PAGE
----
I never really go to the Flatiron District, but was enticed to that neighborhood this weekend when my friend invited me to dinner at Almond. I had never heard of it before, but when I looked it up I was highly intrigued by the “nouveau French/American” menu. And of course, my friend has great taste for fine dining, so I trust her recommendations whole-heartedly.
When I go out to eat in New York, I am shocked by how tolerant people are of sitting in tight, crammed spaces and bumping their chairs into each other, especially in the more upscale restaurants where if you’re dropping so much money on dinner, you’d best be able to enjoy it without fear of getting your elbows bumped. Anyway, this was not the case at Almond: the restaurant was spacious and cozy with warm, wood-themed decor.
Starting with drinks, Almond houses over 20 different microbrews, we each tried a different one recommended by our lovely waitress. Just name a brand of beer that you like and they suggest a comparable one from their selection. For food, by ordering a few appetizers for the table to share, including the escargot drenched in buttery garlic sauce, a chilled plate of oysters, and their steamed black mussels with shallots in white wine parsley.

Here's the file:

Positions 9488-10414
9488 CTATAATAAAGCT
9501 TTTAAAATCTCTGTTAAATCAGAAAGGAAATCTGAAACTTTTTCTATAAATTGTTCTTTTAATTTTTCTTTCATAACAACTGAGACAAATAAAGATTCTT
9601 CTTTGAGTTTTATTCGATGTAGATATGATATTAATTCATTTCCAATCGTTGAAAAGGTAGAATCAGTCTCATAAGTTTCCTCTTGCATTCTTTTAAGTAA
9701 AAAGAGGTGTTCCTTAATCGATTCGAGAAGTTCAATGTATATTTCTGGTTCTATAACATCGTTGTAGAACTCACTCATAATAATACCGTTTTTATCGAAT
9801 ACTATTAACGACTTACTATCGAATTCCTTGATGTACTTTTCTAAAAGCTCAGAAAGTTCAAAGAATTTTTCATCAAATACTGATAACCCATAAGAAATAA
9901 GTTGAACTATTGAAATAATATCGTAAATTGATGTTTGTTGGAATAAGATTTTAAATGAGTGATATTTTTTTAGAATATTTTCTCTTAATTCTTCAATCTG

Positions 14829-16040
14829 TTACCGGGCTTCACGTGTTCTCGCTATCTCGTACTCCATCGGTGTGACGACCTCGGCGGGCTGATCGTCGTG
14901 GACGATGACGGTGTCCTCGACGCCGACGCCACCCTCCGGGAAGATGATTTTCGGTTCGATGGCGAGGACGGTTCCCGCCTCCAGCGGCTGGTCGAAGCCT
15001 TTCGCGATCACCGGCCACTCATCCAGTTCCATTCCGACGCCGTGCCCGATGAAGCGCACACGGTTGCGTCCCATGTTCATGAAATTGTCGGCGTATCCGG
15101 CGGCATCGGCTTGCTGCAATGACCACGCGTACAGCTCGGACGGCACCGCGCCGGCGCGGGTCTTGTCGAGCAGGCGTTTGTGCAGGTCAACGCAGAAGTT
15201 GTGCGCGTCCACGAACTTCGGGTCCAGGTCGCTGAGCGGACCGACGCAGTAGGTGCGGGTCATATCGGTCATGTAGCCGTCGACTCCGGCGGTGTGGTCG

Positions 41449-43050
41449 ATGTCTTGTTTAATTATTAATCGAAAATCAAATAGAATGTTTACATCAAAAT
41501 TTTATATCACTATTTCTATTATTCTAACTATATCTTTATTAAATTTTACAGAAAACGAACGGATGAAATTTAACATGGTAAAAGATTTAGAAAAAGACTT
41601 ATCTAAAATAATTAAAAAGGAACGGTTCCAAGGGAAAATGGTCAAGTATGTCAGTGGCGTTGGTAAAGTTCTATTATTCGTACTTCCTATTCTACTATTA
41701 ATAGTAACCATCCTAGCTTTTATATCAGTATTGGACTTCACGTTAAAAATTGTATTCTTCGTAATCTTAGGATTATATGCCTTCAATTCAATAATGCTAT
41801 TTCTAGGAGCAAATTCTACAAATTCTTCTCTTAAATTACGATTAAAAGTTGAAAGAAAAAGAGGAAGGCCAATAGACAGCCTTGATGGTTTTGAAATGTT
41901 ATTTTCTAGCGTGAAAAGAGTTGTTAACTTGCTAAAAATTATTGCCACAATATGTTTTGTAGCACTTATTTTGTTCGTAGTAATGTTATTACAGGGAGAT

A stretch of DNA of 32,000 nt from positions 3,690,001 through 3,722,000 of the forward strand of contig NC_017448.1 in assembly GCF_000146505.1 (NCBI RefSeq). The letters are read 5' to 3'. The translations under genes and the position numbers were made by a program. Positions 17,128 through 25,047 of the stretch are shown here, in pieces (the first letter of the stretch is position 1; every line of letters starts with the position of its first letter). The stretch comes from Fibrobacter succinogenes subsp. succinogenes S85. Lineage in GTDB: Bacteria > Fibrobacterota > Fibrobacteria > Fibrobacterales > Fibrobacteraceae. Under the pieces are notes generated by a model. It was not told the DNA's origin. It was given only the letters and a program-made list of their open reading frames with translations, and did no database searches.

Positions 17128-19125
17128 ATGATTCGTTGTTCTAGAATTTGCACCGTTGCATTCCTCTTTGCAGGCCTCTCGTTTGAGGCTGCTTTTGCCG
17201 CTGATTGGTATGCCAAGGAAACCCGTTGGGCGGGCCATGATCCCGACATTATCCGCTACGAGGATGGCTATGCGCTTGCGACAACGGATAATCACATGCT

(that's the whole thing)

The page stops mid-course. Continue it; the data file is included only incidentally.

There extensive menu had so many great options that made it hard for me to make a choice. For my main dish, I had the delicious bass with fingerling potatoes, veggies, and a side surprise of tempura, but I was wildly jealous of my friend’s grilled scallops that had ravioli, duck prosciutto, and veggies. Trying to decide on a side dish, the waitress recommended that we try their macaroni and cheese with prosciutto and chopped truffles, the “le grand” size. Being obsessed with cheese, I can’t emphasize the extent to how delicious it was. But I think it’s a good thing I didn’t order this as an entree on my own and instead shared with the table, because I may have had a heart attack from it’s richness. A good idea to share, as it is true that you can have too much of a good thing.
After all this food I was deathly full, but of course it would be unheard of to go without dessert. The buttermilk waffle was to die for, spread with homemade nutella and mascarpone sorbet, and I stole a few bites of my friend’s crème brûlée with banana sorbet.
Co-owners Jason Weiner and Eric Lemonides opened the first location in Bridgehampton and brought he same farm-freshness to us here in Manhattan, which we are immensely thankful for. Get your own taste of the Hampton’s freshness and make your reservations soon!
12 East 22nd Street
Between Park and Broadway